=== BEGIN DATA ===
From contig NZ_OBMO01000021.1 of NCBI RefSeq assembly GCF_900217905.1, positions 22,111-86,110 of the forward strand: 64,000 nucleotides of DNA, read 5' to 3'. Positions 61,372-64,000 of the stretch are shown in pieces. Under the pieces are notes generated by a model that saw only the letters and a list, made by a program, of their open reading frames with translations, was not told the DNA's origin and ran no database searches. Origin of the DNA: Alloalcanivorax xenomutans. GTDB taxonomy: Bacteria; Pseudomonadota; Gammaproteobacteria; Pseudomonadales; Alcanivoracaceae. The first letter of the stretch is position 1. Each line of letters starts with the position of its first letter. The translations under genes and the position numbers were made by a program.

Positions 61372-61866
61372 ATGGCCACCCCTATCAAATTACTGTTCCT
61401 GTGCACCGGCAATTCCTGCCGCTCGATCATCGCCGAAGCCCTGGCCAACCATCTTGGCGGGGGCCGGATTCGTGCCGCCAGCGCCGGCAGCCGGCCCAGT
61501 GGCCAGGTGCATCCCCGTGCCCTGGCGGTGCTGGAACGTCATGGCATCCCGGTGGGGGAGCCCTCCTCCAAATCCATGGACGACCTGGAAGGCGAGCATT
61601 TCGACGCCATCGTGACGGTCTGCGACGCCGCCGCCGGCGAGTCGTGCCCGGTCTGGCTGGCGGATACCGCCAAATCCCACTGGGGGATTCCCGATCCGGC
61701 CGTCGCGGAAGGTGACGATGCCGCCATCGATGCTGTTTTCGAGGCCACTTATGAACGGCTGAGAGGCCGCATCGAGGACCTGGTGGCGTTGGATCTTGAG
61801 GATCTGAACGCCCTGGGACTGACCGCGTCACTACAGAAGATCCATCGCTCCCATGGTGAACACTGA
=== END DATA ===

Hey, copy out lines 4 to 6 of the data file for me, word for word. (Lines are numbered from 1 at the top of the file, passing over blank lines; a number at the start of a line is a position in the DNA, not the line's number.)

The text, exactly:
61401 GTGCACCGGCAATTCCTGCCGCTCGATCATCGCCGAAGCCCTGGCCAACCATCTTGGCGGGGGCCGGATTCGTGCCGCCAGCGCCGGCAGCCGGCCCAGT
61501 GGCCAGGTGCATCCCCGTGCCCTGGCGGTGCTGGAACGTCATGGCATCCCGGTGGGGGAGCCCTCCTCCAAATCCATGGACGACCTGGAAGGCGAGCATT
61601 TCGACGCCATCGTGACGGTCTGCGACGCCGCCGCCGGCGAGTCGTGCCCGGTCTGGCTGGCGGATACCGCCAAATCCCACTGGGGGATTCCCGATCCGGC